The concept of resilience is a subversive way to push depleted healthcare workers past their limits.
There is an image circulating on social media appearing to show an email from the management level of a UK hospital. The missive admonishes and embarrasses staff for negotiating higher pay to cover rota gaps and signs off with a line that bluntly illustrates the tightrope which healthcare workers will seemingly forever walk, “There is a moral ethic to being a doctor which I would like to remind you of.” And with that, the few measly crumbs of morale left to the recipients are rudely swept from the table.
While I cannot attest to the veracity of this message, I do not doubt it. I can say to no great surprise that similar messages have come the way of my colleague and I with quite alarming frequency. Even after the sacrifices made during this pandemic, it seems sympathy can be quickly found to be in short supply and withdrawn. It has been before.
In 2016 junior doctors in the UK were facing a 15% pay cut with the removal of safeguards limiting our working hours. From the inside, the disastrous effects on patient safety and staff morale were obvious. During that time, 5 years after qualification, I calculated that I was making approximately £13 an hour. My mental and physical health were already shot (and plummeted further as the dispute wore on). Despite such cost I never wanted to be paid more, but when the screws were being tightened, like most junior doctors, I decided to speak up, protest and join strike action. (Eventually, I decided to move to South Africa.)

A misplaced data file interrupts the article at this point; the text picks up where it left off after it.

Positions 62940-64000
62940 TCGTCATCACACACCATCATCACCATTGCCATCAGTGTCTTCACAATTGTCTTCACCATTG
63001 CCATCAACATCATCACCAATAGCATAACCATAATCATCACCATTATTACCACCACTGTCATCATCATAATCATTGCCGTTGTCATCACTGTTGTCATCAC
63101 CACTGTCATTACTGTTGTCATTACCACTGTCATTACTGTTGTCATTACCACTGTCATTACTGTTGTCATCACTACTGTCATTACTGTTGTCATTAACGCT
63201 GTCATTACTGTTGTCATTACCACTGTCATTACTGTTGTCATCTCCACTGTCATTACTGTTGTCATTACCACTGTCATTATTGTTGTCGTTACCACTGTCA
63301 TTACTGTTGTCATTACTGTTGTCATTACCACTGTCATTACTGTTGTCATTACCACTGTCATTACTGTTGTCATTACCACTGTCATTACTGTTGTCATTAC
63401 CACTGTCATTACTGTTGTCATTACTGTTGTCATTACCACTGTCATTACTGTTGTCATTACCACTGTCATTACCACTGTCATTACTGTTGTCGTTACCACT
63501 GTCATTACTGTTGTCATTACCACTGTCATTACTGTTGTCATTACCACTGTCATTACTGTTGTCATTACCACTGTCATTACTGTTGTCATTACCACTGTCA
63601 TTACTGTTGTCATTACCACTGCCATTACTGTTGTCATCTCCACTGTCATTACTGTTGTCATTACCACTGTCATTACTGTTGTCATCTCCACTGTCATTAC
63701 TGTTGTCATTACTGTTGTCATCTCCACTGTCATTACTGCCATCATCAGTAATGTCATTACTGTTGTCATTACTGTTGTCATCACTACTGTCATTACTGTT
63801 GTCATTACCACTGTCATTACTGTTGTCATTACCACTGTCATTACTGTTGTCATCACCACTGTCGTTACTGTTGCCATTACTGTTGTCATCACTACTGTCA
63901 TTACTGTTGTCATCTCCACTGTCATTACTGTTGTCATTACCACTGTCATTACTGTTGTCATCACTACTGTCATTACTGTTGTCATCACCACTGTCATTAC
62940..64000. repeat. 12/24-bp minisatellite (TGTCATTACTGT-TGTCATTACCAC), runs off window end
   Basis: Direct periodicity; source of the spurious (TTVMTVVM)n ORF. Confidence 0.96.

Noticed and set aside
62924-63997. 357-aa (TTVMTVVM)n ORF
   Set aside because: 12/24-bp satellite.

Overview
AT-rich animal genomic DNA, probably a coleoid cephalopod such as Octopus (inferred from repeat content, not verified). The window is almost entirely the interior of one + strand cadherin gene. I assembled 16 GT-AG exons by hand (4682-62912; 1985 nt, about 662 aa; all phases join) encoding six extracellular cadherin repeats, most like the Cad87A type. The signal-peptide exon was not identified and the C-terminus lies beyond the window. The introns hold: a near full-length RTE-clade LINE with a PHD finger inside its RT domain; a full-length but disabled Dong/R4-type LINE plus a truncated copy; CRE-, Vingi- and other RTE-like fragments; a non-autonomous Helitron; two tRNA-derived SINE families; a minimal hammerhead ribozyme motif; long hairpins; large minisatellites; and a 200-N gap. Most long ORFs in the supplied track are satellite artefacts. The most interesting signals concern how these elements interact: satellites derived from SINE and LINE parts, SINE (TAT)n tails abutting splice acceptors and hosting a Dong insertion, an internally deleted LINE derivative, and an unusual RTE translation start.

Members of the government, public and even if the medical fraternity repeatedly called into question the sincerity with which we viewed our work. Older heads piped up the like the belligerent old men of a Monty Python sketch telling us how we didn’t know how good we had it. Gone was their era of 25 hour days, 8 day weeks and being force fed lumps of coal by matron for breakfast.
Above all, we were accused of abandoning the moral and ethical duties we had to our patients. This moral line marks the boundaries of our cage; the ties that bind us to the sacred aspects of our profession also seemingly bind us from asking for fairness. The shining virtues of decency, public service, morality, and the value of human life are invariably turned on us by those with nefarious intentions.
There are few healthcare workers thinking that (if and) when the current global crisis is said and done, that those in power will turn around to bestow a reward beyond the symbolic or insulting. On the contrary, when deemed necessary, cuts will be made, services will be strained and the people within those services will be expected to bend and stretch further.
After all, it is our moral duty to make it work.
So where does resilience come into play? Resilience when used in the healthcare context, describes an individual’s ability to withstand the inherent pressures of the role, contributed to in no small part by working conditions. Health Education England, the board in charge of training for doctors imagines its subjects as resourceful little sponges, problematically describing it as “the capacity to absorb negative conditions, integrate them in meaningful ways and move forward.”
To be perfectly clear before we go on, it is important to point out that resilience is not a hard skill. It is not something easily taught, and it is not a reproducible attribute. On the individual level, it is a complex quality influenced by myriad emotional and social factors. What much of the discussion on resilience in the healthcare sphere seems to overlook is the importance of the environment in which we as individuals operate. Take a hardy cactus from the desert and place it in Antarctica. How long will it last?